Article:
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OK, the question title probably isn't the best, but I'm looking for a good way to implement an extensible set of parameters for Oracle database applications that "stay with" the host/instance. By "stay with", I mean that I'd like to rule out just having an Oracle table of name/value pairs that would have to modified if I create a test/QA instance by cloning the production instance. (For example, imagine a parameter called email_error_address that should be set to prod_support@abc.com in production and qa_support@abc.com in testing).

These parameters need to be accessed from both PL/SQL code running in the database as well as client-side code. I started out doing this by overloading the plsql_cc_flags init parameter (not a solution I'm proud of), but this is getting messy to maintain and parse.

[Edit] Ideally, the implementation would allow changes to the list without restarting the instance, similar to the dynamically-modifiable init parameters.

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You want to have a separate set of values for each environment. You want these values to be independent of the data, so that they don't get overridden if you import data from another instance.

The solution is to use an external table (providing you are on 9i or higher). Because external tables hold the data in an OS file they are independent of the database. To apply changed values all you need to do is overwrite the OS file.

All you need to do is ensure that the files for each environment are kept separate, This is easy enough if Test, QA, Production, etc are on their own servers. If they are on the same server then you will need to distinguish them by file name or directory path; in either case you may need to issue a bit of DDL to correct the location in the event of a database refresh.

The drawback to using external tables is that they can be a bit of a performance overhead - they are really intended for bulk loading. If this is likely to be a problem you could use caching, with a user-defined namespace or CONTEXT. Load the values into memory using DBMS_SESSION.SET_CONTEXT() either on demand on with an ON LOGON trigger. Retrieve the values by wrapper calls to SYS_CONTEXT(). Because the namespace is in session memory retrieval is quite fast. René Nyffenegger has a simple example of working with CONTEXT: check it out.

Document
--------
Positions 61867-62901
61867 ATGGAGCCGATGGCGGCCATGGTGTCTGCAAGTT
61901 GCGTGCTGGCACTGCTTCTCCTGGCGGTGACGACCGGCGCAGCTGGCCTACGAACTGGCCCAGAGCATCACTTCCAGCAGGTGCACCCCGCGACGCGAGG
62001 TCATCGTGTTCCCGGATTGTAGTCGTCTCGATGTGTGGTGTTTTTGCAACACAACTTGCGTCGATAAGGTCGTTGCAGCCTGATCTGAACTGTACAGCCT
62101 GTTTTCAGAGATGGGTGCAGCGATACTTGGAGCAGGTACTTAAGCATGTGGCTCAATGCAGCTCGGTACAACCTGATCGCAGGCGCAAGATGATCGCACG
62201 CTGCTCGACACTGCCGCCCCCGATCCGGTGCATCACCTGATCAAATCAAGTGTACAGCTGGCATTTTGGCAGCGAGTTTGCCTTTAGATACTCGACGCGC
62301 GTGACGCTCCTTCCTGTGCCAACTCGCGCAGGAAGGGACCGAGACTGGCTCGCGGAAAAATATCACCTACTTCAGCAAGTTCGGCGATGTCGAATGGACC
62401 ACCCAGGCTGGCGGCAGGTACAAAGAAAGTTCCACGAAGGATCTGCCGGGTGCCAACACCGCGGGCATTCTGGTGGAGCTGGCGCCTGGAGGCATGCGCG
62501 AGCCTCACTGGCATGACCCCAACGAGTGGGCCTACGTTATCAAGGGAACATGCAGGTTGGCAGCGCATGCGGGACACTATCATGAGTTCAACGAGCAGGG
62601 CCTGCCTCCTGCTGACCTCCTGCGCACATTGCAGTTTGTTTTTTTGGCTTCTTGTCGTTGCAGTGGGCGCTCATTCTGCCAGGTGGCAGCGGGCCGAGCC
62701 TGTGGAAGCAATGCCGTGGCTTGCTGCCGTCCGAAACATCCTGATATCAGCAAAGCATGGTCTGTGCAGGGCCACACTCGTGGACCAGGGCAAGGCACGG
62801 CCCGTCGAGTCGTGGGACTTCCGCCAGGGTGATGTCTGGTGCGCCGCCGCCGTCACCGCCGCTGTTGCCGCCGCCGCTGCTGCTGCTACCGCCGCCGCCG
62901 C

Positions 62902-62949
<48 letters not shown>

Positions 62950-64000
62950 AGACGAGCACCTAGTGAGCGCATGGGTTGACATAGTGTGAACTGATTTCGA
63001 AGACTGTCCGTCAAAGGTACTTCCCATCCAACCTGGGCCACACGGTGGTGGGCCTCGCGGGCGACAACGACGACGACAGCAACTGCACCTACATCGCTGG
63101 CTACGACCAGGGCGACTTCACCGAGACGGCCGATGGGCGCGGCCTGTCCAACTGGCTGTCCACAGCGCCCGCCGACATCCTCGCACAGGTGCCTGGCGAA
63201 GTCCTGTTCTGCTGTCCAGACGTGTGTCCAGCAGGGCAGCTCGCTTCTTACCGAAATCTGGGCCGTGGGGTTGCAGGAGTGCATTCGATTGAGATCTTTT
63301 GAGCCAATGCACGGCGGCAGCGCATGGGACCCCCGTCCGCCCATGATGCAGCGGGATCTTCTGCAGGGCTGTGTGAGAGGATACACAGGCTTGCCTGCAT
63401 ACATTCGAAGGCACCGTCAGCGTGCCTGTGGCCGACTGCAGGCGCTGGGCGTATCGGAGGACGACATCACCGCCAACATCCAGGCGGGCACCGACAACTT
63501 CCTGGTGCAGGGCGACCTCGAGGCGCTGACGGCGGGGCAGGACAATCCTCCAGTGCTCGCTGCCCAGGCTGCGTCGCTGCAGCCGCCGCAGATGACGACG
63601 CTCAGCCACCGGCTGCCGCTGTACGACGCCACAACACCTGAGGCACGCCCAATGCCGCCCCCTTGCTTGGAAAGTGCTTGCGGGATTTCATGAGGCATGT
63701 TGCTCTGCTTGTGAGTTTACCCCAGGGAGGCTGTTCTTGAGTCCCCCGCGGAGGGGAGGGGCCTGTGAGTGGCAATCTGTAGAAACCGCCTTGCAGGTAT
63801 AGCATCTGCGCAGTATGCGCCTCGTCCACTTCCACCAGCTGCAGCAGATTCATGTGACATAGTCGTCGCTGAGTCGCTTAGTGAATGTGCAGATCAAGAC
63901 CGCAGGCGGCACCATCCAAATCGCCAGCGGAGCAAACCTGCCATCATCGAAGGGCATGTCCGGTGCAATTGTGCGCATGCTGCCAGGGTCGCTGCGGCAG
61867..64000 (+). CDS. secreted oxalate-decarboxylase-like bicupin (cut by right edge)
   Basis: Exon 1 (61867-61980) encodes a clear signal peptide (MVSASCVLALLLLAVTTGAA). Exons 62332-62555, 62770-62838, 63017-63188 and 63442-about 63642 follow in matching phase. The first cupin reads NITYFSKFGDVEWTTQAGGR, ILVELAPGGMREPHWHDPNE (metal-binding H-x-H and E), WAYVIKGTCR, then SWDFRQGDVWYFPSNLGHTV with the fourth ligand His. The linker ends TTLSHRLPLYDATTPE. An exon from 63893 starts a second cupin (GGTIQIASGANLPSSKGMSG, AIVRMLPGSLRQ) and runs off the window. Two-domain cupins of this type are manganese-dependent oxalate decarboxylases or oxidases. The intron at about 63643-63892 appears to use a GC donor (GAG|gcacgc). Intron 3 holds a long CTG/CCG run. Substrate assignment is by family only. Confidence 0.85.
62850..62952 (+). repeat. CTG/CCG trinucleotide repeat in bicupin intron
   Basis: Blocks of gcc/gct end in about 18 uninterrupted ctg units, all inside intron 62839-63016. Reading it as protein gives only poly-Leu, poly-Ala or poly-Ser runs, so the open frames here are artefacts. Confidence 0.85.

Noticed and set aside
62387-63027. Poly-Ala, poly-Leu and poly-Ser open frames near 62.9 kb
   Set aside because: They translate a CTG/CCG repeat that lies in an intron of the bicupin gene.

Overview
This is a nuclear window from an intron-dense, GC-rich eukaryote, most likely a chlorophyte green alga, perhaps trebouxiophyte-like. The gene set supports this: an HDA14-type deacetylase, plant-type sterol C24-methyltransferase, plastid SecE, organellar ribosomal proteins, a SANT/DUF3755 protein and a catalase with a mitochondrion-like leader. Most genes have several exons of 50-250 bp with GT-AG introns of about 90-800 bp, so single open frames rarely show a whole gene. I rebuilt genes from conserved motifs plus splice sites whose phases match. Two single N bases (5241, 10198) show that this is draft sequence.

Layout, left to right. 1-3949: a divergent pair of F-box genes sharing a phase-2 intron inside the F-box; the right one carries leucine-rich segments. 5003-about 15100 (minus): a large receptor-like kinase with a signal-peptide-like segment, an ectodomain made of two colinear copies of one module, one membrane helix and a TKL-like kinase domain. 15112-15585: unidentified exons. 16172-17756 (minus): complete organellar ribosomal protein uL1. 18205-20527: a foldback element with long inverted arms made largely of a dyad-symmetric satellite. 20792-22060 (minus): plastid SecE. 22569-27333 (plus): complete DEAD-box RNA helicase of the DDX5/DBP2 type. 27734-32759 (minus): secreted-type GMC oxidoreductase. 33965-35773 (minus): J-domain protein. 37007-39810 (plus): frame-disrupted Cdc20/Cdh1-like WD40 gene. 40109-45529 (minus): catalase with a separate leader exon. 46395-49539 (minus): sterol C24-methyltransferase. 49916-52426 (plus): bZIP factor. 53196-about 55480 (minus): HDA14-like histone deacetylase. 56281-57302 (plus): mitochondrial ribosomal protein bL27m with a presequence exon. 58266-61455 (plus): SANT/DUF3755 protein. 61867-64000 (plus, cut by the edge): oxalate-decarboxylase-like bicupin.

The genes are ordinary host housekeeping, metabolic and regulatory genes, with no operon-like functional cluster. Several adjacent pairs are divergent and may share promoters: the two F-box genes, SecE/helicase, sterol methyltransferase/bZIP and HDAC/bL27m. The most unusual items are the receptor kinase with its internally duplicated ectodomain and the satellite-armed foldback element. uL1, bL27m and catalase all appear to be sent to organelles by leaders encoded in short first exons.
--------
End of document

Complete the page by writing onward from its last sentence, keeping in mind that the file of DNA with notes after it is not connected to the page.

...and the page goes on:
While I've been writing this up I see you have added a requirement to change things on the fly. As I have said already this is easy with an OS file, but the use of caching makes things sightly more difficult. The solution would be to use a globally accessible CONTEXT. Have a routine which loads all the values at startup which you can also call whenever you refresh the OS file.

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Thanks - I had thought about externally-defined tables but not in conjunction with CONTEXT. – dpbradley Nov 10 '09 at 13:08

You could use environment variables that you can set per oracle user (the account that starts up the Oracle database) or per server. The environment variables can be read with the DBMS_SYSTEM.GET_ENV procedure.

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Thanks Diederik - I was hoping for a solution that would not require restarting the instance to make changes take effect - have added an edit to reflect that. – dpbradley Nov 8 '09 at 13:50

I tend to use a system_parameters table. If your concerned with it being overwritten put it in it's own schema and make a public synonym.

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Thanks David - the copies from production are usually done by RMAN "duplicate database", so ALL schemas are overwritten. – dpbradley Nov 9 '09 at 13:48

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